3. How Long Have they Been Around?

The wild west of online colleges is mostly over, and the good ones have typically been around for at least five years. Which should be a very important factor in your decision process. The reason for this is simple, they have had time to work out the kinks in their system.

Starting a new online college can be daunting to say the least. They not only have to build or purchase software to run the classes, but also have the teachers well acclimated to it. New colleges therefore are usually ripe with technical and instructor issues, which can go on for months, and wreak havoc on your online college experience. And if you pick an online only college, then chances are you can’t even go see the instructor to try and straighten things out.

If you think failing a class sucks, then imagine failing a class because some technical issue kept you from submitting your homework from day one! Yeah, it can be ugly. So take this advice, and stick to one that is at least 5 years old or more. It may mean you have to cut your list of schools down a little, but trust me, it's worth not having to deal with the hassle.

If only teachers were this flexible...
If only teachers were this flexible...

4. Are they Flexible?

Everyone loves the idea waking up at noon, rolling out of bed in their pajamas, having some breakfast, then getting around to their class work when they feel like it. But that is not always the case. There are plenty of online colleges out there which have strict schedules for when you have to be in class (or rather group chatting), and a big part of your grade can come from that time. In other words, don’t go into this thinking that every one of them is going to let you keep control of your schedule, because a great deal of them don’t allow this.

Still even with scheduled meetings, you can have a lot of flexibility in other ways. Some institutions allow students more of a work at your own pace kind of scenario, where you are given assignments with due dates long in advance (which I suppose can be a problem for some procrastinators out there). Although to find out that information you would probably actually have to talk to someone who went to the school you are considering.

5. Do they Offer Career Placement Services?

You may or may not have this one on your list of important things, but it’s still nice to have either way. I would say if you are on the fence about which one I was going to attend, and one had great career services, and the other did not, then definitely pick the one that does.

Once you graduate you are most likely going to want a job. And seeing as most companies only hire from people they already know, it’s a good idea to have some people willing to share their network with you. Plus they are also pretty good at it. Their job is to be connected to the higher-ups and hiring managers at companies which are looking for your talent, so if your college has renown for its career services, it can definitely be a boon to your post-graduation job hunt. And trust me, not being able to get a job is going to put damper on your online college experience.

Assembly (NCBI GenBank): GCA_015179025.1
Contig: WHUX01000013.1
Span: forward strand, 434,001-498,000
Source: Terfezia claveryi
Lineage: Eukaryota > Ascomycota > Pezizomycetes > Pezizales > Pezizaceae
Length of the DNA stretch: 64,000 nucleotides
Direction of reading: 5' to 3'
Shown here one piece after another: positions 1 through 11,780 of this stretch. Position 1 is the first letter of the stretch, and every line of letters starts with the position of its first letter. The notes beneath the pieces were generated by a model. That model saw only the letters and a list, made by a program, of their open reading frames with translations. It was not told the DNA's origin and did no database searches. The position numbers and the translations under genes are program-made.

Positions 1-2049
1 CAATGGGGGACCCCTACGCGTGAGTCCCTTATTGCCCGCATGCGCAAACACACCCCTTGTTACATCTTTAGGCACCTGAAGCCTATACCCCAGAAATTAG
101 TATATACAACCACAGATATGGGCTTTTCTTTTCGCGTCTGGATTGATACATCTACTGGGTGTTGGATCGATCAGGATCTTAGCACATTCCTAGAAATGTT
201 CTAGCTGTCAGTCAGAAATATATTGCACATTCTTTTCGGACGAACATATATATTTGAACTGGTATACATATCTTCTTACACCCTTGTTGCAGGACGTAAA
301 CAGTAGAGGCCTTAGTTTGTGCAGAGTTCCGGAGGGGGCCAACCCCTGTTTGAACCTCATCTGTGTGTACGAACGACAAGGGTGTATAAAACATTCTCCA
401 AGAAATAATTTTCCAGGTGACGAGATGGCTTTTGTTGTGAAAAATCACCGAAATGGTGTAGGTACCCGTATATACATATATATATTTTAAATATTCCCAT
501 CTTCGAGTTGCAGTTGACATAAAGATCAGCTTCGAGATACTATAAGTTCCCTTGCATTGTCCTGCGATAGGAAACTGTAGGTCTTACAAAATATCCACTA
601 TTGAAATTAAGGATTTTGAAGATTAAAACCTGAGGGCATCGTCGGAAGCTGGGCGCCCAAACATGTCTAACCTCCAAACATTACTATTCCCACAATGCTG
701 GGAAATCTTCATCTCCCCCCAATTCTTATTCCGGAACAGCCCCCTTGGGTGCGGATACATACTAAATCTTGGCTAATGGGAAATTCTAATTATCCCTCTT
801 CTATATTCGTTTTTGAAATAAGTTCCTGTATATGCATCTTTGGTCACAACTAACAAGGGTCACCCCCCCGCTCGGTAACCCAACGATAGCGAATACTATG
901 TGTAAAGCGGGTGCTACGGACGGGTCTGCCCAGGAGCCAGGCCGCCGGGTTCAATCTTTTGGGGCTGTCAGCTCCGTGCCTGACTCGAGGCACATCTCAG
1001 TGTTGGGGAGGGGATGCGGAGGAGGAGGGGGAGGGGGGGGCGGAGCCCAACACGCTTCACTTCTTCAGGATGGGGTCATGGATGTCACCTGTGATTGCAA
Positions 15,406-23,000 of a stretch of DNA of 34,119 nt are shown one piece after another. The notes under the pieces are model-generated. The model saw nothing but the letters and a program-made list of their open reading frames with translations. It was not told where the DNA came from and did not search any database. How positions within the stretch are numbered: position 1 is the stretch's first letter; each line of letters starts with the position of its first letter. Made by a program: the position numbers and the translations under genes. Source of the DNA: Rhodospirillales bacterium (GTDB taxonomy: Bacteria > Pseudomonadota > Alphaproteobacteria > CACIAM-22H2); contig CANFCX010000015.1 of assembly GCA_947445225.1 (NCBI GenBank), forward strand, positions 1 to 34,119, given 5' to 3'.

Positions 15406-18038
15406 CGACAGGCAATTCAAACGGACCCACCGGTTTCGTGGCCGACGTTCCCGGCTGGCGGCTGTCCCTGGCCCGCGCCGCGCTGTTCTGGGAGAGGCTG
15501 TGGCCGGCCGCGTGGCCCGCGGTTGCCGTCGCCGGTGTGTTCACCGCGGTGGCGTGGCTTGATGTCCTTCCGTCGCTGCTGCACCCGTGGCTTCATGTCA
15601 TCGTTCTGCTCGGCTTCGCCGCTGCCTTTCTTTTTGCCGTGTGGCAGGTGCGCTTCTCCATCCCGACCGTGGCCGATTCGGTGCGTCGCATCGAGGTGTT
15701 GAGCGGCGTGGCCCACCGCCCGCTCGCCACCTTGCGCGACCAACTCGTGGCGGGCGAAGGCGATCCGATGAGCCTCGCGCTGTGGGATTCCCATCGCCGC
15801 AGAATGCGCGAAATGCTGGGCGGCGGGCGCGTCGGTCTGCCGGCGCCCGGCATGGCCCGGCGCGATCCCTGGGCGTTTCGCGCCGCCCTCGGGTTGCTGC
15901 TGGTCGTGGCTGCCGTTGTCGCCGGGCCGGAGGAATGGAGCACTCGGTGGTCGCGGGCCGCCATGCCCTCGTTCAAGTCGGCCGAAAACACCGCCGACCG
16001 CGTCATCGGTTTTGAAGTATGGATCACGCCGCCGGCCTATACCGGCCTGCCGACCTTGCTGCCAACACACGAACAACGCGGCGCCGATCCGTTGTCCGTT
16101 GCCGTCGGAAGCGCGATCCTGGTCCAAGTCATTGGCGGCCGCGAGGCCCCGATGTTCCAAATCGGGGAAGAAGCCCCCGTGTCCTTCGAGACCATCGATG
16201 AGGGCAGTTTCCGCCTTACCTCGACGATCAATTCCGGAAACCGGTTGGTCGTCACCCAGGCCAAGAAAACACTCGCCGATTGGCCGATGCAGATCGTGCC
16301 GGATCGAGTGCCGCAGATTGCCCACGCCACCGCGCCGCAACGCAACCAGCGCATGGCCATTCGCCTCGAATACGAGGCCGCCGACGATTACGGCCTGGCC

Did you try restarting it?
Did you try restarting it?

6. How is their IT Department?

Here’s one you may not even consider for a traditional institution, but for your online college experience to be good it’s a must. Having a good IT department is the difference between having technical problems fixed in minutes, and waiting days to be able to log into your account again. Believe me, you don’t want to be locked out when that paper worth half of your cumulative grade is due!

It’s also worth noting that it goes both ways, teachers often have problems when they are connecting online, and as a result good IT services means more responsive instructors.

7. Are their Online Resources Robust?

Any reputable college has a library, computer labs, and maybe even a pool. Well until they can find a way to put a pool online you’re going to have to settle for them having good digital resources. Because a lot of online colleges also have brick and mortar establishments, it’s important to realize that not all of their services may be online. For example they may have great career placement, but only to students who frequent their campus. Take the time and make sure that what they advertise for students, applies to online students as well. It could save you from some nasty surprises down the road.

These are definitely the hallmarks of great online college experience, and while some of them are going to be easy to find, keep in mind that a councilor is not likely going to tell you if their IT department isn’t quite top-notch. Chances are you are going to want to dig around and ask some alumni what it took to graduate, because you can be sure if they had problems, then you probably will too. The good news if you know what to look for in an online college, you'll have a much easier time finding one that fits you.